Patna, Aug. 4: Rescuers today evacuated nearly 20,000 more people trapped in the “danger zone” of the river Kosi even as the flood threat eased with a controlled discharge of water from Nepal and the absence of rainfall over the river’s upstream.
The total number of evacuees has touched nearly 70,000. Around 2.5 lakh people are still suspected to be living in the areas that have been demarcated as a threat zone.
A massive landslide triggered by torrential rain in Nepal’s Sindhupalchok district — 260km from the India-Nepal border — early on Saturday led to an excessive accumulation of water from the Sunkosi (a tributary of the Kosi). This triggered the scare of a wall of water sweeping down Bihar’s districts lying along the Kosi.
“The high alert will now be confined only to three districts — Saharsa, Supaul and Madhepura. The rest of the districts — Khagaria, Araria, Madhubani, Bhagalpur, Purnea and Darbhanga — are no longer under the spell of alert,” principal secretary (disaster management) Vyasji said.
The officer, clarified that rescuers were leaving nothing to chance. “The situation is still unpredictable. What is of solace is Nepal has been discharging water in a regulated manner. The authorities have not carried out any blast other than the four set off on Sunday to remove the debris at the site of the landslide,” he said.
Vyasji said there was a discharge of 1.5 lakh cusec of water today at the Birpur barrage against its capacity of over nine lakh cusec. “There are reports of the water level in the Sunkosi going down at an average of three inches per hour,” he said.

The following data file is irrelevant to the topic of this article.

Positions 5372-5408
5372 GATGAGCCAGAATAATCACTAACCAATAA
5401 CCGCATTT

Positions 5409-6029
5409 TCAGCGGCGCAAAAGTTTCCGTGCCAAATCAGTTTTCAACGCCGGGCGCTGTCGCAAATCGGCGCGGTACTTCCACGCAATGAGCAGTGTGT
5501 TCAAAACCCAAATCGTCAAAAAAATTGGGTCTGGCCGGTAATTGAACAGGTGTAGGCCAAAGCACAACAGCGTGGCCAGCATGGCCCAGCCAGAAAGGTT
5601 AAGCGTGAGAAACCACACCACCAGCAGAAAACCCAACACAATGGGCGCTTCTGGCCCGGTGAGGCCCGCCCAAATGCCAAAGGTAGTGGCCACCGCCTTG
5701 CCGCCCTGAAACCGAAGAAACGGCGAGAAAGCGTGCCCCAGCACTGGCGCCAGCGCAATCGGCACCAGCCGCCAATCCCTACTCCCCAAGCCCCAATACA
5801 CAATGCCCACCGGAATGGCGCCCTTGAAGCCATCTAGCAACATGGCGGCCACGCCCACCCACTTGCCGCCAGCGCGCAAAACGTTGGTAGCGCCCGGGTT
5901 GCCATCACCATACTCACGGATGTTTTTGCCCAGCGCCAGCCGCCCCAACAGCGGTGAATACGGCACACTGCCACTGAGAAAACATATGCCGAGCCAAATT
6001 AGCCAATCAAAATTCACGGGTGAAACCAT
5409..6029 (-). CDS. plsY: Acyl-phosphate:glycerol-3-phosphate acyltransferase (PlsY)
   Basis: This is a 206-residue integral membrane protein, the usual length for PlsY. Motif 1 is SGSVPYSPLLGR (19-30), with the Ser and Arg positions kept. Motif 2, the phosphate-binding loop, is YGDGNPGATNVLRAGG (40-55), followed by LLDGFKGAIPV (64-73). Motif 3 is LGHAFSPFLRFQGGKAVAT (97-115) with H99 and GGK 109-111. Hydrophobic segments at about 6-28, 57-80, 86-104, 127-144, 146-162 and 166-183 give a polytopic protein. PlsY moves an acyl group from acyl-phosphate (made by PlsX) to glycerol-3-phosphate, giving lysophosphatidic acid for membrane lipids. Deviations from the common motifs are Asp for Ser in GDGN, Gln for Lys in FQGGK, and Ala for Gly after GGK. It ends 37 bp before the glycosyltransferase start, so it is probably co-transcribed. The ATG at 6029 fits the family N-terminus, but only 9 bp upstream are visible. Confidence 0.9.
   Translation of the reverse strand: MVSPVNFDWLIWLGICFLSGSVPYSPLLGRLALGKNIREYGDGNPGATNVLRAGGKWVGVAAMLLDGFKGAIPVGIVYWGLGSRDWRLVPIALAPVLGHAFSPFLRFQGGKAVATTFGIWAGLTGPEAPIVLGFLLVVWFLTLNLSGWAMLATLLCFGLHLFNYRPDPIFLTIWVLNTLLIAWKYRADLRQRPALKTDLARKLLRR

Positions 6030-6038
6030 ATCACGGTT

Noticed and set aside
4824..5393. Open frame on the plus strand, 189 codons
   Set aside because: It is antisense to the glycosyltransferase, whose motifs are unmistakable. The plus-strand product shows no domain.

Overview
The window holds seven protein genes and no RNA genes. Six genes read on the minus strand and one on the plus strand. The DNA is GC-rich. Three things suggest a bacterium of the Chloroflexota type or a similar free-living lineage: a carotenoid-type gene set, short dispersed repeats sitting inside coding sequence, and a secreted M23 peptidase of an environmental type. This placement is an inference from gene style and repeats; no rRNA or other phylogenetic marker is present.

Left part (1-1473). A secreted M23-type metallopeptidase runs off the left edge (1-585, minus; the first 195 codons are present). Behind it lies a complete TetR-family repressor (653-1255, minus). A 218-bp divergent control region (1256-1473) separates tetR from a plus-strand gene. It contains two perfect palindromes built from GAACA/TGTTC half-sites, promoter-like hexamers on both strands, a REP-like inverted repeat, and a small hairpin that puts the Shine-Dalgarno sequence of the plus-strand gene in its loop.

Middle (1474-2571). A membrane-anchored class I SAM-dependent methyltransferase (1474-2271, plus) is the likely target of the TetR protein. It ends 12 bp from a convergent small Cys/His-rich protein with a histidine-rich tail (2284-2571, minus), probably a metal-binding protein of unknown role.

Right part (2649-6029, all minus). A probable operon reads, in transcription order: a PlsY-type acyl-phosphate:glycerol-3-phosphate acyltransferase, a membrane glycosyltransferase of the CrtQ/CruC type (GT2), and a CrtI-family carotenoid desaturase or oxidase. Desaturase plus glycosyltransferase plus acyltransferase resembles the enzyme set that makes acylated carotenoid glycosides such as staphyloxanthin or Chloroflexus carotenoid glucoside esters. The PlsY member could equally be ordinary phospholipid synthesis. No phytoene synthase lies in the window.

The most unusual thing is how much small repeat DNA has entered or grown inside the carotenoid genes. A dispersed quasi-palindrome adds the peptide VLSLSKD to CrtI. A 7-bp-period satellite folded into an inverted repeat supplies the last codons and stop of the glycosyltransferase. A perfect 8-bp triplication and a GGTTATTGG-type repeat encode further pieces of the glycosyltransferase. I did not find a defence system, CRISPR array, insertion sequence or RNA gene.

Officials, however, said that with monsoon in progress, the possibility of heavy rain in the river’s upstream could not be ruled out still. Vyasji said 19 teams of the National Disaster Response Force and State Disaster Response Force have been deployed in the affected districts.
As many as five army columns have also been posted in Supaul, Saharsa and Madhepura, the three districts likely to face the first surge of the water in case of excessive discharge that could damage the embankments on the Kosi.
Four Indian Air Force aircraft and two helicopters have been kept as standby at Purnea airbase and Bihta for being pressed into service in case of an emergency.
Flood control officials said the eastern and western embankments along the Kosi have four vulnerable points, which were being patrolled by experts, engineers and workers.
Chief minister Jitan Ram Manjhi attended a meeting of what has been christened the “crisis management group” to take stock of the situation.